It is clear that the requirement of a finding of medical improvement does not apply to Richardson's current application for disability benefits. The Act provides that the Secretary is to consider medical improvement in deciding whether " [a] recipient of benefits under this title ... based on the disability of any individual may be determined not to be entitled to such benefits." Benefits Reform Act, sec. 2(a), Sec. 223(f), 42 U.S.C. § 423(f). The plain language of the statute indicates that the Secretary must make a finding of medical improvement only in termination cases.2 Similarly, despite Richardson's contention otherwise, the regulations implementing the Act are also limited to termination cases. The regulations explain that " [i]f you are entitled to disability benefits as a disabled worker or as a person disabled since childhood, there are a number of factors we consider in deciding whether your disability continues." 20 C.F.R. Sec. 404.1594(a) (1986). One of those factors is whether "there has been any medical improvement in your impairment(s)." Id. The passages cited by Richardson, see id. Sec. 404.1594(b) (7), (c) (2), merely define medical improvement and explain how it will be analyzed. The plain language of both the statute and the regulations require consideration of medical improvement only in termination cases. See Robertson v. Bowen, 803 F.2d 808-10 (5th Cir. 1986) (per curiam).
The decision of the Secretary terminating Richardson's disability benefits, however, became final before the Benefits Reform Act was enacted. The decision of the ALJ terminating Richardson's benefits was issued November 18, 1983. When Richardson failed to request Appeals Council review within 60 days of being notified of the ALJ's decision, 20 C.F.R. Sec. 404.968(a) (1) (1986), that decision became final, see id. Sec. 404.987(a). Even if we treat Richardson's new application filed on February 2, 1984 as a request for review, the request still was not timely. Thus, neither his action in filing the new application nor the advice he received from the employee at the Social Security office prevented the termination case from becoming final long before the Benefits Reform Act was enacted on October 9, 1984.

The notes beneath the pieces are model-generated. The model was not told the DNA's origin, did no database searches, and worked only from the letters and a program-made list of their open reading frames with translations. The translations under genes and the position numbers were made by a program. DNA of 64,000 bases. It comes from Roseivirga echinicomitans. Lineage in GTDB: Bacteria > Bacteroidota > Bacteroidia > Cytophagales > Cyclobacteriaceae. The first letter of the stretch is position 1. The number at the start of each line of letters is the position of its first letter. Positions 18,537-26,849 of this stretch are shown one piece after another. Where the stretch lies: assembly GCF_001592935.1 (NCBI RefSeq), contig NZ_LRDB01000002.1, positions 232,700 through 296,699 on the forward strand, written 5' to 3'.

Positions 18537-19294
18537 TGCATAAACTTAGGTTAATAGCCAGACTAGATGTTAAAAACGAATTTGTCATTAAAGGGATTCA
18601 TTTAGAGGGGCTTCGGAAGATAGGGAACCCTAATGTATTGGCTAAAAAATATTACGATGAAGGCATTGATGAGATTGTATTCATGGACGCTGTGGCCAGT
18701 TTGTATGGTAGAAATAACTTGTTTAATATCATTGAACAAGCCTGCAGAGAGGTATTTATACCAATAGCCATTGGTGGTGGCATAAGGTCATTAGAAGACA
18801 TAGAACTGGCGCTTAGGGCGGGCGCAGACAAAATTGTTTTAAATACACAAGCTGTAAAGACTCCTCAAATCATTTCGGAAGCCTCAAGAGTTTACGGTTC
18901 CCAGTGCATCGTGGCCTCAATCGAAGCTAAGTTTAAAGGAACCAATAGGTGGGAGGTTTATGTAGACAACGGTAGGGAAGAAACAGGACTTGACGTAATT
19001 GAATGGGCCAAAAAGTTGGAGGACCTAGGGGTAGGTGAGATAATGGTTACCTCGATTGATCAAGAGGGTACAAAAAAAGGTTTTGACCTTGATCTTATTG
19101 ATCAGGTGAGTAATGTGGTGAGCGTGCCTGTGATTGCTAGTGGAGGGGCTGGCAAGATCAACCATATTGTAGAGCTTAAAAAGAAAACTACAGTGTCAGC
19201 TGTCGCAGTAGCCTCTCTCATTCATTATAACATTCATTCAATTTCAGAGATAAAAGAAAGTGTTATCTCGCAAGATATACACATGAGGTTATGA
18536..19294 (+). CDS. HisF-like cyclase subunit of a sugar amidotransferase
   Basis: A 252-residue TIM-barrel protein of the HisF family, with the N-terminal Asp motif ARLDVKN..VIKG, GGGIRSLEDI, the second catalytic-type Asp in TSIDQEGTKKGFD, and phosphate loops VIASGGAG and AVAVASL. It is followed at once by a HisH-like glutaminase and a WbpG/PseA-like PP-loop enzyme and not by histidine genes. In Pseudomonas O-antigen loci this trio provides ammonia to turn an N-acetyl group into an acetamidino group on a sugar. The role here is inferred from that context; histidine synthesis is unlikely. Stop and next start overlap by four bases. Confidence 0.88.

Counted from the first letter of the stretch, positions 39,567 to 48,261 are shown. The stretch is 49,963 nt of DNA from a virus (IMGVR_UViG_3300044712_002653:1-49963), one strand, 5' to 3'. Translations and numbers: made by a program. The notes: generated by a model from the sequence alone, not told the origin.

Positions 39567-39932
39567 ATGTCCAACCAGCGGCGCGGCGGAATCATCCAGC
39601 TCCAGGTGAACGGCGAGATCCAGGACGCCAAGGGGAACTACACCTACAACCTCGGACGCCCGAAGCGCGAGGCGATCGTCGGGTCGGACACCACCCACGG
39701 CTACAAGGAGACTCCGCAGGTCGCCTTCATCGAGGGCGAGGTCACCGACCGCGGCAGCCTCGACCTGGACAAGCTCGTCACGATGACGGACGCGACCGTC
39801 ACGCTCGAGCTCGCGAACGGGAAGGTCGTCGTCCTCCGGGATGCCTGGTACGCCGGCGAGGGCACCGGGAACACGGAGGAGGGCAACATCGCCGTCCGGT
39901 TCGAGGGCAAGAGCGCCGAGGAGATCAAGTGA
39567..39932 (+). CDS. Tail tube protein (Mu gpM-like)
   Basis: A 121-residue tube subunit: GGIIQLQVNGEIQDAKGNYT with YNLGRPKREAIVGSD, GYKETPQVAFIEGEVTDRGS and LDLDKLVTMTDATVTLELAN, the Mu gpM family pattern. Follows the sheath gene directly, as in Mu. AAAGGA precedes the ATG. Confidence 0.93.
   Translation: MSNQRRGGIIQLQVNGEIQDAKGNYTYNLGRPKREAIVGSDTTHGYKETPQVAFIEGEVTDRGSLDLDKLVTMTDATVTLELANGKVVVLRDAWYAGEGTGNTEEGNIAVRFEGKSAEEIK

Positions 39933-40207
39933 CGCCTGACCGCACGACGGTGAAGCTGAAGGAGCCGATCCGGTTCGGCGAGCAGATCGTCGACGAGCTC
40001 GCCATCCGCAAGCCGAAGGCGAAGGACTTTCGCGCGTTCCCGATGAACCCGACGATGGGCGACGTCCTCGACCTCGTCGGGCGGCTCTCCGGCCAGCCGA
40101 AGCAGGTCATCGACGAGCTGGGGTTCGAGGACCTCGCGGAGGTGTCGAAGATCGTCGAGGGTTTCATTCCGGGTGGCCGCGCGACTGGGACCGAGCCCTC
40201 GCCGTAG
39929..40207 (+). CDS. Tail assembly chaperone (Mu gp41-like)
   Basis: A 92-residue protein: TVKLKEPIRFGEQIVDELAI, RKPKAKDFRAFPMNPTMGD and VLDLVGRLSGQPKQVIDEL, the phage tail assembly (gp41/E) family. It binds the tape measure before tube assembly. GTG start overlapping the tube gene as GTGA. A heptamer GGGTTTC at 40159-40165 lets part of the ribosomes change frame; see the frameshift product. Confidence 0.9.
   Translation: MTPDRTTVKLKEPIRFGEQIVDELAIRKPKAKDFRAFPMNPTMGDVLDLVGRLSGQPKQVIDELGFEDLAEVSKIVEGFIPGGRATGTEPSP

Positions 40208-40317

Richardson argues in the alternative that the Secretary erred in refusing to reopen his termination case to apply the requirements of the Benefits Reform Act. In Califano v. Sanders, 430 U.S. 99, 97 S. Ct. 980, 51 L. Ed. 2d 192 (1977), the United States Supreme Court held that federal courts do not have jurisdiction to review denials by the Secretary of petitions to reopen. Id. at 108-09, 97 S. Ct. at 985-86. The Court reasoned that while petitions to reopen may be denied without a hearing, 42 U.S.C. § 405(b), the statute limits judicial review to final decisions of the Secretary "made after a hearing," id. Sec. 405(g). The Court noted that "the opportunity to reopen final decisions and any hearing convened to determine the propriety of such action are afforded by the Secretary's regulations and not by the Social Security Act." 430 U.S. at 108, 97 S. Ct. at 986. It characterized Congress' decision to exclude judicial review of petitions to reopen as "a policy choice obviously designed to forestall repetitive or belated litigation of stale eligibility claims," id., and the Court respected that policy choice.
Richardson apparently contends that the change in controlling law brought about by the Benefits Reform Act somehow gives us jurisdiction to review the Secretary's action. Since the Social Security Act does not provide for reopening and bars judicial review of denials of petitions to reopen, we have jurisdiction only if the Benefits Reform Act creates it.3 The Act provides:The amendments made by this section shall apply to--
(A) determinations made by the Secretary on or after the date of the enactment of this Act;